Thin is in – but do tablet buyers really care?
By David BRAUE
In January every year, consumer-electronics companies converge on Las Vegas to gorge themselves on hyperbole, intimidate each other with their cutting-edge products, and impress the legions of journalists that descend on the Consumer Electronics Show (CES) to see what’s on offer.
Unsurprisingly, the focus this year was on tablets, which were abundant in every size, shape, and colour.
Yet in many cases, vendors were pushing tablets not for their functionality, but because their slim design is somehow adjudged to be better than that of Apple’s iPad 2. For example, Toshiba's ultra-thin Excite X10 – doesn't the name just get you reaching for your wallet? – was being touted as being a full 0.6mm thinner than the rival ASUS's Transformer Prime.
It’s funny, really: instead of just focusing on designing better products, far too many companies think they can catch the eye with flashy industrial designs draped around stick-thin models. It’s like a microcosm of the fashion runways, but this time these overthin designs are built from Corning Gorilla Glass and brushed aluminium.
Sure, we all look for a bit of sexiness in our mobile devices. But once you look past the exterior, I’d venture that everyone wants a bit more substance as well – and this is where many makers struggle. Because with tablets already very well in the mainstream and redefining the idea of mobile devices across all sorts of industries, the priorities set at CES will trickle down across the mobility industry over the course of the next year.
But will the products? Not necessarily: history has shown that most of the whiz-bang gadgets on display at the show will fizzle before, during, or shortly after their launch. It takes a lot to produce a winner, and even casual iPad users know the device’s real appeal lies not in its thickness, but in the software that makes it work. When a fast-growing market is defined by competitors that recognise the operating system is so commoditised that all they can do to stand out is to shave another half a millimetre from their design, what does that say about the state of innovation?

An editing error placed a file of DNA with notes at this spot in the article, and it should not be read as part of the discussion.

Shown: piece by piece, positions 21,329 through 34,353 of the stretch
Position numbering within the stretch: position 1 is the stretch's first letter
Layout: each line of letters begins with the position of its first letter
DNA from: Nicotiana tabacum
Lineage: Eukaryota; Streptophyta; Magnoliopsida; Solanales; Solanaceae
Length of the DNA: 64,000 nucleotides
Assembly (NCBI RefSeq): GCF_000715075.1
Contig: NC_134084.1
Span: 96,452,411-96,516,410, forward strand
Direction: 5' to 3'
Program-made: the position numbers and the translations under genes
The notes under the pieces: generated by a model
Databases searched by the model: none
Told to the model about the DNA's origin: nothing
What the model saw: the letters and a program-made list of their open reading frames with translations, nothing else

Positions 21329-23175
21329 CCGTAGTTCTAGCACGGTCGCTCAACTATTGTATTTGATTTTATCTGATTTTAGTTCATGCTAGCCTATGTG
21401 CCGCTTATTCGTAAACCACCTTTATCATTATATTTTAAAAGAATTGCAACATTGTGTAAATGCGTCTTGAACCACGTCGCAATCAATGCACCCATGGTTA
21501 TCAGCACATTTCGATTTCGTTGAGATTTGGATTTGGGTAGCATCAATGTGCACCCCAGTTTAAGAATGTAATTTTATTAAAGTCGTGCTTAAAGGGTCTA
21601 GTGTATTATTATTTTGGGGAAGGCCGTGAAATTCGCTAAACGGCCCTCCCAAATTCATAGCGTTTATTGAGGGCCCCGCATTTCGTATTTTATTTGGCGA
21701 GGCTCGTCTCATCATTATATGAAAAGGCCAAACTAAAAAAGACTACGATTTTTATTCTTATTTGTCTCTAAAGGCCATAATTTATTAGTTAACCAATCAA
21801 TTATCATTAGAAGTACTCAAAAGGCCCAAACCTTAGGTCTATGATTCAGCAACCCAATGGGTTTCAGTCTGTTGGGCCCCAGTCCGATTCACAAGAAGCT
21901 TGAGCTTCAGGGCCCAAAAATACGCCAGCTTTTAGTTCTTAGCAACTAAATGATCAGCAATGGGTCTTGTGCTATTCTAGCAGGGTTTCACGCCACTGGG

On this count, mobility providers are making slower progress. By many accounts – as in the review of Hydrapinion's Adam Turner – Google has made its Android ‘Ice Cream Sandwich’ interface prettier, but its back-end integration remains as subject to the whims of its multifaceted and changing software ecosystem as ever. This has direct implications for the future of tablets this year – and it will be Samsung’s long-awaited Galaxy Tab 10.1, which is still drawing the wrong kind of attention after being blocked in Germany and named as a target in an EU investigation to see whether Samsung has abused its patent rights.
These sorts of things may live outside the periphery of most users’ concerns, but they loom large on a tablet ecosystem that has quickly progressed from being a swish curiosity to a major factor in the future of the mobility market. However, despite their attempts to win buyers with tablet eye candy, companies are rushing to embrace the iPad as it becomes synonymous with ‘tablet’ in IT decision-makers’ minds. These decision-makers just want technological certainty – and, as business adoption figures are showing, that leads them back to the iPad every time. Unless the rival tablets debuted at CES can counter that perception, the shaving of a few grams or millimetres off their iPad rivals won’t make a scrap of difference in the long term.
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